I have seen journals with good financial backing and editorial support die because they looked so bad nobody wanted to publish them.
It’s clear on the one hand that an education enriches and informs a response to beauty, even makes it possible in esoteric cases. On the other hand, there’s no question that someone with no musical education whatsoever might wander into a concert hall and be overwhelmed by the ‘Beethoven Pastoral Symphony’.
I try to figure out – intellectually, philosophically, psychologically – what the experience of beauty is.
Dumbing down takes many forms: art that is good for you, museums that flatter you, universities that increase your self-esteem. Culture, after all, is really about you.
It’s a grave mistake in publishing, whether you’re talking about Internet or print publication, to try to play to a limited repertoire of established reader interests.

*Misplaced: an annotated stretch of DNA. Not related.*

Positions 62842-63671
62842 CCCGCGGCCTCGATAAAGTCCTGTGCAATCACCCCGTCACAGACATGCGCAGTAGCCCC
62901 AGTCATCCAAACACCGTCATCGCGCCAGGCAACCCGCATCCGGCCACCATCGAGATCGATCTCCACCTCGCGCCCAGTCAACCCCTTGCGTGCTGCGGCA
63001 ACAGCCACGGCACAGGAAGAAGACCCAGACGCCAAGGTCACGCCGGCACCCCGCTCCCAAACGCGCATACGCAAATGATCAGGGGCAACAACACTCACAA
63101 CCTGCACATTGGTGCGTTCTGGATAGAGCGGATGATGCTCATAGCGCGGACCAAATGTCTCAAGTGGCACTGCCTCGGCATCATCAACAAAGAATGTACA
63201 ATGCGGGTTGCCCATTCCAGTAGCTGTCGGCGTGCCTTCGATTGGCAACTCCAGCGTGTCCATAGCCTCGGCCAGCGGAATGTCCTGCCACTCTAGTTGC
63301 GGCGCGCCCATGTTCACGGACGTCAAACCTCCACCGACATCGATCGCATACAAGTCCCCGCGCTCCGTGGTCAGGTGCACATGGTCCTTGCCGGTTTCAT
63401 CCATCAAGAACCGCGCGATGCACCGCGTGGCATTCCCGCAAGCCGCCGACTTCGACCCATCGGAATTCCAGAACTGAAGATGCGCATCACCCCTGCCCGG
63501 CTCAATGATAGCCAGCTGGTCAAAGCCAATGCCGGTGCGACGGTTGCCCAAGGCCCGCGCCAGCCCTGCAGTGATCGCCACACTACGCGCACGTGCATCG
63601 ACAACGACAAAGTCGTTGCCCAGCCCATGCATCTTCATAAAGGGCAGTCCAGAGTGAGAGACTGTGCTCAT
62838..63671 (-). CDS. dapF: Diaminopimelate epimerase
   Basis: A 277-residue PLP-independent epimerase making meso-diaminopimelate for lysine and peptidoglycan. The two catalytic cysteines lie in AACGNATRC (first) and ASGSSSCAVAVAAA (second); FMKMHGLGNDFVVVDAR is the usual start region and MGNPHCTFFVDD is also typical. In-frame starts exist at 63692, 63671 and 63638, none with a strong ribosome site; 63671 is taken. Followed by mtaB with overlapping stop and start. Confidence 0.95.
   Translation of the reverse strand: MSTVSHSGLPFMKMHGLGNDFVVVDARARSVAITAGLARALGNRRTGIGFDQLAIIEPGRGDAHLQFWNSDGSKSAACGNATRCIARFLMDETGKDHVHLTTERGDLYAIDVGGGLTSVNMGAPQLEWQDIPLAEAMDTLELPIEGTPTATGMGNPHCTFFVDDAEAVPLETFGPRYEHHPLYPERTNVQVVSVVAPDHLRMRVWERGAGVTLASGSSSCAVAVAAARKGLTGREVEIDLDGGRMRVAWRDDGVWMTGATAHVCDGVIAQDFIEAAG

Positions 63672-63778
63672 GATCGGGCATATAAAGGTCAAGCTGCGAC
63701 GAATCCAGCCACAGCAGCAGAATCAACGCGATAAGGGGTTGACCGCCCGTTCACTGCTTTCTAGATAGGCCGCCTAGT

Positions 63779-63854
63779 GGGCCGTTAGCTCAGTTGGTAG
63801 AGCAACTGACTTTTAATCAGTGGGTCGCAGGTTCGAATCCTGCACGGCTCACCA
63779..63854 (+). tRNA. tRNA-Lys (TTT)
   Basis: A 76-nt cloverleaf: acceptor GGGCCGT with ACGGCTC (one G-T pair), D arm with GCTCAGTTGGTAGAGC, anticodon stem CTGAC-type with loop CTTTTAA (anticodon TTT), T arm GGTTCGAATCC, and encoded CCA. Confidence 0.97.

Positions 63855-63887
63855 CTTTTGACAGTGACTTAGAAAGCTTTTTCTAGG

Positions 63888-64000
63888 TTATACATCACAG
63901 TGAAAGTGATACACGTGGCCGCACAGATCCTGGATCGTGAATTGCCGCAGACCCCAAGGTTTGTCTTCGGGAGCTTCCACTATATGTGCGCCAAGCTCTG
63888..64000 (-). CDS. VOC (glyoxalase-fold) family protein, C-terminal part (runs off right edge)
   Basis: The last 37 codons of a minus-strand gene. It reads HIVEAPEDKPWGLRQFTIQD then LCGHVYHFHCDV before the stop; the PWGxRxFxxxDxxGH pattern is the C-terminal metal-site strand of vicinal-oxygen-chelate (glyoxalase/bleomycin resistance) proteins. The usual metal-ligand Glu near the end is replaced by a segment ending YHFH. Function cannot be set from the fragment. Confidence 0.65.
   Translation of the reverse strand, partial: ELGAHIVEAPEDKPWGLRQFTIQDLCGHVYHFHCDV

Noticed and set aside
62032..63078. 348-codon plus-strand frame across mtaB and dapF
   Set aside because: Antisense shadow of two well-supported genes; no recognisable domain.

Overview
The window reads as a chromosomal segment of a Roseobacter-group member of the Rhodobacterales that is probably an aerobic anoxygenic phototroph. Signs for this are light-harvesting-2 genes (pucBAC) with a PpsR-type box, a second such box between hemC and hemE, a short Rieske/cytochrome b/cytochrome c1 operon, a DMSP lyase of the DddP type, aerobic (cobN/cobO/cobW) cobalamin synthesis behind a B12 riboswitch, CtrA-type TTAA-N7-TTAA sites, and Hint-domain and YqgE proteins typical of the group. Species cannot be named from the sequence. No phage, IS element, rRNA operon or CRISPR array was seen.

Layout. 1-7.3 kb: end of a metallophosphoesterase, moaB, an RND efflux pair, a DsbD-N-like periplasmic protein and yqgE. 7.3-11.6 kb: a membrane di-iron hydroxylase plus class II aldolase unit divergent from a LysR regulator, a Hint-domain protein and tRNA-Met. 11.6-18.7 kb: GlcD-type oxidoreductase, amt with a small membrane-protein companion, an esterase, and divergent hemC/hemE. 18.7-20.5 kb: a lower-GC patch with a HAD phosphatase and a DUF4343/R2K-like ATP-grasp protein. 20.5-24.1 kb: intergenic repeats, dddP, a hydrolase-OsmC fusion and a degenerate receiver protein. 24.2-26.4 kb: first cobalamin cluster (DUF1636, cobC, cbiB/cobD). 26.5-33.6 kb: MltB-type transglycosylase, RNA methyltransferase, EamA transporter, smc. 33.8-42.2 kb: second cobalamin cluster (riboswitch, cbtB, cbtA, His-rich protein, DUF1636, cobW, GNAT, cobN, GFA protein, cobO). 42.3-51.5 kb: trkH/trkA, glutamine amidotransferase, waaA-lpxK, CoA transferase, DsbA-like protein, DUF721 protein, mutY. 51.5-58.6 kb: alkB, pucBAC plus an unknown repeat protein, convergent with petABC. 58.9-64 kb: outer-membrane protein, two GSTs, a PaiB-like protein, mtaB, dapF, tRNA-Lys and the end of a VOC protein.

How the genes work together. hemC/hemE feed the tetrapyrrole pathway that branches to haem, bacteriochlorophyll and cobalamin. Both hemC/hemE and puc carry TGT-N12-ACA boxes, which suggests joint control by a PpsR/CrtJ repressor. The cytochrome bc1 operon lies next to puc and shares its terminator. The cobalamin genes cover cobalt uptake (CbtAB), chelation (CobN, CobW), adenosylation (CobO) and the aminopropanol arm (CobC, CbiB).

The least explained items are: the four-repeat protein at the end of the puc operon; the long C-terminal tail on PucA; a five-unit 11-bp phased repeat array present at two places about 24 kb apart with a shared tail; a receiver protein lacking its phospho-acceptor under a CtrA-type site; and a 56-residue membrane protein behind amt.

I think the idea of the social construction of beauty – this idea that beauty is simply whatever culture or society says it is – is on the run. Of course, beauty does arise in a cultural context. No one ever denies that. But there’s also a natural response people have to it.
My parents were in the book business, my brothers still run the Dutton bookstores in Los Angeles, and I’ve been interested in editing books and journals all of my life.